"Bring your own device" written on a chalkboard

Verizon’s Bring Your Own Device (BYOD) Program – Everything You Need To Know

Last Updated: January 2024

Verizon has a bring-your-own-device program (sometimes called a BYOD, BYOP, or bring-your-own-phone program) for subscribers that don’t want to purchase devices directly from Verizon. While a lot of phones are eligible for Verizon’s BYOD program, the list of eligible phones isn’t as long as the list of phones eligible for AT&T or T-Mobile’s BYOD programs.

The easiest way to check whether you can bring your own phone to Verizon is to enter your phone’s information in Verizon’s compatibility tool.

Compatible iPhones

Most iPhones sold in the U.S. in the last several years will be eligible for Verizon’s BYOD program as long as the devices are not locked to a carrier other than Verizon. The iPhone 6 and more recent iPhones are usually eligible. If you’re considering bringing an iPhone to Verizon, I strongly suggest running your IMEI number through Verizon’s tool to double-check compatibility.

Compatible Android phones

A lot of unlocked Android phones are eligible for Verizon’s bring-your-own-phone program. High-end phones and recently released phones are especially likely to be eligible. Again, running Verizon’s compatibility tool is the most reliable way to see whether your Android phone is eligible.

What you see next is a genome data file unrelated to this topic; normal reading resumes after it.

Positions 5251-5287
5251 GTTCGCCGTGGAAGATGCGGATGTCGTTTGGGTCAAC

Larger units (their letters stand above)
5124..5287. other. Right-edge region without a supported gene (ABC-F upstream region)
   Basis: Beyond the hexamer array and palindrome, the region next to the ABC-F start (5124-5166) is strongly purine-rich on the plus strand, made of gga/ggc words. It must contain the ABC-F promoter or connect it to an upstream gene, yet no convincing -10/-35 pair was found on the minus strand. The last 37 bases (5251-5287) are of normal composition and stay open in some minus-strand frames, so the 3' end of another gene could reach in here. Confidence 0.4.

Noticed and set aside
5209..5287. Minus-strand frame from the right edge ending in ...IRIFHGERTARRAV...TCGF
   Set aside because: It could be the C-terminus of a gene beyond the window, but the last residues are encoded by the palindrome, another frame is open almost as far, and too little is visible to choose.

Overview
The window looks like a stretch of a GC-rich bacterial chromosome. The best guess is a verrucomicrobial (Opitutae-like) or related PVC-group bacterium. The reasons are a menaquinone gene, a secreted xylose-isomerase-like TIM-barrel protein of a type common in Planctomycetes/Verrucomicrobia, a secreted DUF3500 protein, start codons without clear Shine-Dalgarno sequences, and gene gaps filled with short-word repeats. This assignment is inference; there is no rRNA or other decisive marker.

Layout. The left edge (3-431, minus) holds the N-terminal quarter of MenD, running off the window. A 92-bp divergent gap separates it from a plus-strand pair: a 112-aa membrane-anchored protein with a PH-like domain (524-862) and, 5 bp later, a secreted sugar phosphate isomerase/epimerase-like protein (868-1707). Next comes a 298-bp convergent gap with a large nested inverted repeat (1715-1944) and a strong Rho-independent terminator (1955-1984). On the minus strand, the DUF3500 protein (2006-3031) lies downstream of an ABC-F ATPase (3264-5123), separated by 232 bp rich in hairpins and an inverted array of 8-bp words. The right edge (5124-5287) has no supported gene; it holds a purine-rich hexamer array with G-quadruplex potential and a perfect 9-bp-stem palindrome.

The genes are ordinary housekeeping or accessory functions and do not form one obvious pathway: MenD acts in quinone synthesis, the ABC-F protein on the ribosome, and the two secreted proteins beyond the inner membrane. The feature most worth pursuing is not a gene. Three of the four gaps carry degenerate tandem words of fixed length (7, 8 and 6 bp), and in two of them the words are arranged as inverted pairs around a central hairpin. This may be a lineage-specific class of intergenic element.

Whitelisted phones

Verizon’s website has a list of Android phones eligible for Verizon’s BYOD program and a separate list for eligible devices made by Apple. Unfortunately, both of these lists are significantly out of date. They’re not likely to be useful unless you’re bringing a 5+ year-old phone to the network.

Required specifications

For a phone to work well with Verizon, it must:

  • Not be locked to another carrier
  • Be compatible with HD Voice/VoLTE
  • Support some of Verizon’s core LTE bands

Verizon’s bands

Technically inclined people may want to check which frequencies and bands used by Verizon are compatible with their phones.

LTE bands

Verizon relies on five primary bands for LTE service:

  • B2
  • B4
  • B5
  • B13
  • B66

Verizon also uses bands 46 and 48 in some areas. While Verizon may rely on these two bands more extensively in the future, compatibility with these bands is not currently necessary for good performance on Verizon’s network.

5G bands

So far, Verizon’s 5G service relies on five bands:

  • n2 (1900 MHz) – Used for Verizon’s mid-band 5G
  • n5 (850 MHz) – Used for Verizon’s low-band 5G
  • n66 (1700/2100 MHz) – Used for Verizon’s mid-band 5G
  • n260 (39 GHz) – Used for Verizon’s millimeter wave 5G
  • n261 (28 GHz) – Used for Verizon’s millimeter wave 5G

Support for 5G bands is not required. Few areas have millimeter wave 5G, so support for n260 and n261 will not impact the user experience in most places.